GC action is mediated by the GC receptor (GR), a ligand-inducible nuclear transcription factor (20,21). Binding to a consensus GR response element (GRE) is one of the mechanisms by which the ligand-activated GR regulates gene transcription (22). By sequence analysis, we identified a putative GRE site that is highly homologous to the consensus sequence of the GREs (Fig. 4B) at position −140 to −126 in the miR-27b promoter region. To determine whether GCs transcriptionally regulate miR-27b expression through GRE, we performed ChIP assays. Binding of GR to the GRE region in the miR-27b promoter was detected by ChIP assay, and DEX treatment led to a sevenfold enhanced binding of GR to the miR-27b promoter compared with base levels, whereas RU486, a potent antagonist of GR, completely blocked this DEX action (Fig. 4C). These results suggest that GCs transcriptionally regulate the miR-27b expression through a GR-mediated direct DNA-binding mechanism.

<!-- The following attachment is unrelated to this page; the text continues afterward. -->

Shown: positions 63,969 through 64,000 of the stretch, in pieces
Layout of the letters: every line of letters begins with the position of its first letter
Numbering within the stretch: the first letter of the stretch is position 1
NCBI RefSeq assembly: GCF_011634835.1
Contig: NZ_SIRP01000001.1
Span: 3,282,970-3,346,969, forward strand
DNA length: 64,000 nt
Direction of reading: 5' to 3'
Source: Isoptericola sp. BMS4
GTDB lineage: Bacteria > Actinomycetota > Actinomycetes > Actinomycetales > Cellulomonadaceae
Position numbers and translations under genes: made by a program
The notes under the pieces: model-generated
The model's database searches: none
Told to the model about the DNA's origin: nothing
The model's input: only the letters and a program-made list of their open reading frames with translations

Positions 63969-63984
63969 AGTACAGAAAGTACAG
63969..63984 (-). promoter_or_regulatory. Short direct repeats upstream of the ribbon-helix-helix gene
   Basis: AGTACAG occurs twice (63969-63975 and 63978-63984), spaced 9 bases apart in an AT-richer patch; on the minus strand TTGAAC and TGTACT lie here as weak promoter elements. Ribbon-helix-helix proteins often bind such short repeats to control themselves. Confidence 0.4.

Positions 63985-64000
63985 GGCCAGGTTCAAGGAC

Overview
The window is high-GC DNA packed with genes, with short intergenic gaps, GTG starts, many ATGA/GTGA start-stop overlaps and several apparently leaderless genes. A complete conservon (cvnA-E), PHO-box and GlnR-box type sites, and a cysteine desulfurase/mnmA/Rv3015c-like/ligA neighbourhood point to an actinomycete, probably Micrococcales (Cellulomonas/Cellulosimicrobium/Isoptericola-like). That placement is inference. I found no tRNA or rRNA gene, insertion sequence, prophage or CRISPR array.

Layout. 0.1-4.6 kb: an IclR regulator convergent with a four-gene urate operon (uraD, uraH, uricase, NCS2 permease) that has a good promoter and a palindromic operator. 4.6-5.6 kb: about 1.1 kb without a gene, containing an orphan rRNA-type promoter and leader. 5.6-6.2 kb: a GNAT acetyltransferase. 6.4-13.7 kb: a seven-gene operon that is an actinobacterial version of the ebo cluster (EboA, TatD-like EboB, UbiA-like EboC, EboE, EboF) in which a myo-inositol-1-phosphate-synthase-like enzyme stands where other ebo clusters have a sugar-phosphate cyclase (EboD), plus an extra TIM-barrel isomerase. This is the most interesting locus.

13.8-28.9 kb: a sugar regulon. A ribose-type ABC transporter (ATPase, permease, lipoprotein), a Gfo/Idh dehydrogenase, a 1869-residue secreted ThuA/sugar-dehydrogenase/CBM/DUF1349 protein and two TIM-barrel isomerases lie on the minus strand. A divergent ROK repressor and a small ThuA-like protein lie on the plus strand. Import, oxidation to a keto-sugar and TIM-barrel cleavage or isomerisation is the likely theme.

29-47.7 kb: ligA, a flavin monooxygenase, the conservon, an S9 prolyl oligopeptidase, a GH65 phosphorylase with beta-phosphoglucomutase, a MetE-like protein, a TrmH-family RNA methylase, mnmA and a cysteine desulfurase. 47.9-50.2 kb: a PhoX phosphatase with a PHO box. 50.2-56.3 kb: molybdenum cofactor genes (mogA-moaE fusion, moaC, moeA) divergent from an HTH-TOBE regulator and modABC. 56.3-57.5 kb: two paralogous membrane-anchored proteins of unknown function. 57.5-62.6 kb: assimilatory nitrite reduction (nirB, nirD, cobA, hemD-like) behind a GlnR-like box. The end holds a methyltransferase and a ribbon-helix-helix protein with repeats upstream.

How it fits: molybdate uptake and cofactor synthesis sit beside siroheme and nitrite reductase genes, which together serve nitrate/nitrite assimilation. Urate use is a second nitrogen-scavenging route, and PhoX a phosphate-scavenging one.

miR-27b Negatively Regulates the Browning of WAT